Sunday, October 5, 2014

Shenandoah National Park Completes Rock Outcrop Management Plan

After years of planning and public input, Shenandoah National Park staff recently concluded the Rock Outcrop Management Plan (ROMP) and Environmental Assessment (EA) planning process with the signing of the Finding of No Significant Impact (FONSI). The EA analyzed alternatives that will direct the future management of rock outcrop areas which helps direct recreational activity in the park. Shenandoah's rock outcrops are some of the largest in the region and contain a myriad of important vegetation communities, aas well as rare plant and animal populations. These rock outcrops are popular and draw visitors to the views, sweeping vistas and recreational activities they afford; however, intense use of rock outcrops for recreational activities has caused severe degradation of vegetation and soils at some rock outcrops, including impacts to globally rare species and communities.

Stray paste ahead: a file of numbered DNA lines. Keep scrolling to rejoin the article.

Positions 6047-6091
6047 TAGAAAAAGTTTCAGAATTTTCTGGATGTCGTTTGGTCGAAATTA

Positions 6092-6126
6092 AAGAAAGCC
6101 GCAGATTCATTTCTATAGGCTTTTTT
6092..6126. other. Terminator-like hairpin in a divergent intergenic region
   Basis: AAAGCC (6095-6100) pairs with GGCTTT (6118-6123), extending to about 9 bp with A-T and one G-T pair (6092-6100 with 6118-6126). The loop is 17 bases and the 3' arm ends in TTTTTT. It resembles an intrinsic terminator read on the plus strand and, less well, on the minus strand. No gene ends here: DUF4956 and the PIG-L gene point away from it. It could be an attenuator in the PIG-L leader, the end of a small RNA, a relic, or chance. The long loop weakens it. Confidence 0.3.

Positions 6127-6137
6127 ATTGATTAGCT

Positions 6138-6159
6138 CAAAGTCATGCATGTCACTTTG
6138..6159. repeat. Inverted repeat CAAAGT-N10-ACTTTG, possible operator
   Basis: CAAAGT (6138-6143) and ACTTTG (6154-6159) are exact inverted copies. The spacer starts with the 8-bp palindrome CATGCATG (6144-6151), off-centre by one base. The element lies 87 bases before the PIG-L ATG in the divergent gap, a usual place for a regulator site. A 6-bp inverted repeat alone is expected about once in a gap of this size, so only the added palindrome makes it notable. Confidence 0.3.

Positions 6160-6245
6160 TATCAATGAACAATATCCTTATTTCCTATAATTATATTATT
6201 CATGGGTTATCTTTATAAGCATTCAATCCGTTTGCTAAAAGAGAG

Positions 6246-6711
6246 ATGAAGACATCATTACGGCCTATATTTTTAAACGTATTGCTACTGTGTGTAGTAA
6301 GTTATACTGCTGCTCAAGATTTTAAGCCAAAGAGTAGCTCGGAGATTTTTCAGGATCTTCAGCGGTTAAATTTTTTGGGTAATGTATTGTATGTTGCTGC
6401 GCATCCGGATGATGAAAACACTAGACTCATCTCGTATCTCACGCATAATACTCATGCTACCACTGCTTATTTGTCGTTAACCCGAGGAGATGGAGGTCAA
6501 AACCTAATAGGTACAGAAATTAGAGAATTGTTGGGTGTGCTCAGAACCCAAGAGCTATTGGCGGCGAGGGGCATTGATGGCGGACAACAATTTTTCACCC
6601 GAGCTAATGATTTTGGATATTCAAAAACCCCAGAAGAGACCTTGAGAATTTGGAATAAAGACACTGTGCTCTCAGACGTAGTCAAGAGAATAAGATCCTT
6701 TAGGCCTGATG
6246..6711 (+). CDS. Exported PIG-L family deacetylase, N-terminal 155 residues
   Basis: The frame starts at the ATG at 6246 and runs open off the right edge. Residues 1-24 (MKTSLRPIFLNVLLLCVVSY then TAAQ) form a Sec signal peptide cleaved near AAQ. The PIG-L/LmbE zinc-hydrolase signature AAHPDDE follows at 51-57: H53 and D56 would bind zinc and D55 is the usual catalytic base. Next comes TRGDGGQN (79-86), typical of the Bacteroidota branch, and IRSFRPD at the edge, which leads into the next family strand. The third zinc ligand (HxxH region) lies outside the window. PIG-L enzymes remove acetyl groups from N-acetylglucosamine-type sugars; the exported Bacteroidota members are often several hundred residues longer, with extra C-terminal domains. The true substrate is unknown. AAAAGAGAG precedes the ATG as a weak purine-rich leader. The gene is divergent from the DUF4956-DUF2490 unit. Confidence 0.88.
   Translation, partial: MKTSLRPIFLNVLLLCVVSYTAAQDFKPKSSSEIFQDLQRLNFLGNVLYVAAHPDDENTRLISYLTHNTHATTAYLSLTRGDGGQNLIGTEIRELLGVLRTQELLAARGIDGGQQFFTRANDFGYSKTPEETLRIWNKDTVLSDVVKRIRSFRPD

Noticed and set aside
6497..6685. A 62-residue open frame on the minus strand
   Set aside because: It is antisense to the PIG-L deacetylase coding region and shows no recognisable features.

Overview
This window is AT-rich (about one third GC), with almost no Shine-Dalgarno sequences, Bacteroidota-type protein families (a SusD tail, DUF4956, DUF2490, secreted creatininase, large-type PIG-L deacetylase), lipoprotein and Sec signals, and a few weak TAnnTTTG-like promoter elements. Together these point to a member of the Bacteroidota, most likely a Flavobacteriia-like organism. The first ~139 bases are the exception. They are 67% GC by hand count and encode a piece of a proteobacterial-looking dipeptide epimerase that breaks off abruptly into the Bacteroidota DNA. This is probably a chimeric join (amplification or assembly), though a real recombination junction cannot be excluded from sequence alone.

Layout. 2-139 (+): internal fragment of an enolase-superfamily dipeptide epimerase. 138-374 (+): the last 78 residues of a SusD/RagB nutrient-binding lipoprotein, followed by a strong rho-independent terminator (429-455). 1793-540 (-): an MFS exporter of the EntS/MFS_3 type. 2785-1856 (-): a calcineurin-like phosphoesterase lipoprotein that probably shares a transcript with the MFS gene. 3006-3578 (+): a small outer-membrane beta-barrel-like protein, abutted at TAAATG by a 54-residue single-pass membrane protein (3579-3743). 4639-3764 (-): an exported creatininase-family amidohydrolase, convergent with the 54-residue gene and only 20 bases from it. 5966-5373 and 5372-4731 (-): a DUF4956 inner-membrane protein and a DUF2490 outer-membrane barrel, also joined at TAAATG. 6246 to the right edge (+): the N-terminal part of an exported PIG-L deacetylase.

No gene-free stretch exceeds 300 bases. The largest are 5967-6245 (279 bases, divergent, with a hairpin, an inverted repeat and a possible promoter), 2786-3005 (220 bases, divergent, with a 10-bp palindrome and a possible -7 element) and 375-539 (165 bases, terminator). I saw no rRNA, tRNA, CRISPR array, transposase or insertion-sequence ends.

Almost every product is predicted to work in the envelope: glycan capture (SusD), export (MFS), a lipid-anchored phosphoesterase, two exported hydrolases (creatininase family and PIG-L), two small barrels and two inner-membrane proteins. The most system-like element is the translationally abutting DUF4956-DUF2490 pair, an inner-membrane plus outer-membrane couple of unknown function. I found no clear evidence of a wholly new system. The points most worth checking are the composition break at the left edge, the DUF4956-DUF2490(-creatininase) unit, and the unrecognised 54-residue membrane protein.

The selected alternative "Balance Between Natural Resource Protection and Visitor Use", provides for visitor use and enjoyment of rock outcrop areas while protecting natural resources at the rock outcrops and minimizing impacts to natural resource conditions. Implementation of the ROMP will result in some minor restrictions to visitor uses in certain areas of the park. Camping will be prohibited in portions of certain high elevation areas, including Little Stony Man, Hawksbill, and North Marshall Mountains, as well as areas of Overall Run Falls North and Mary's Rock. Additionally, limited closures will be affected to protect high elevation resources in portions of Little Stony Man Mountain, Old Rag Mountain, and Hawksbill Mountain. Closures are effective immediately.

In announcing the signing of the FONSI, Superintendent Jim Northup said, "We have a legal obligation to protect these rare and sensitive plant communities and animal populations. As we begin formal implementation of the ROMP we will continue to work closely with park partners and stakeholders to provide public enjoyment, while meeting these legal obligations."

Under the plan, park staff will also monitor the status of rare natural resources and invasive plants, as well as visitor use and impacts on rock outcrops. Staff will also educate the public and cooperators on the importance of protecting rare resources at rock outcrops using signage, presentations and publications.

A copy of the FONSI can be found here.



Jeff
Hiking in the Smokies

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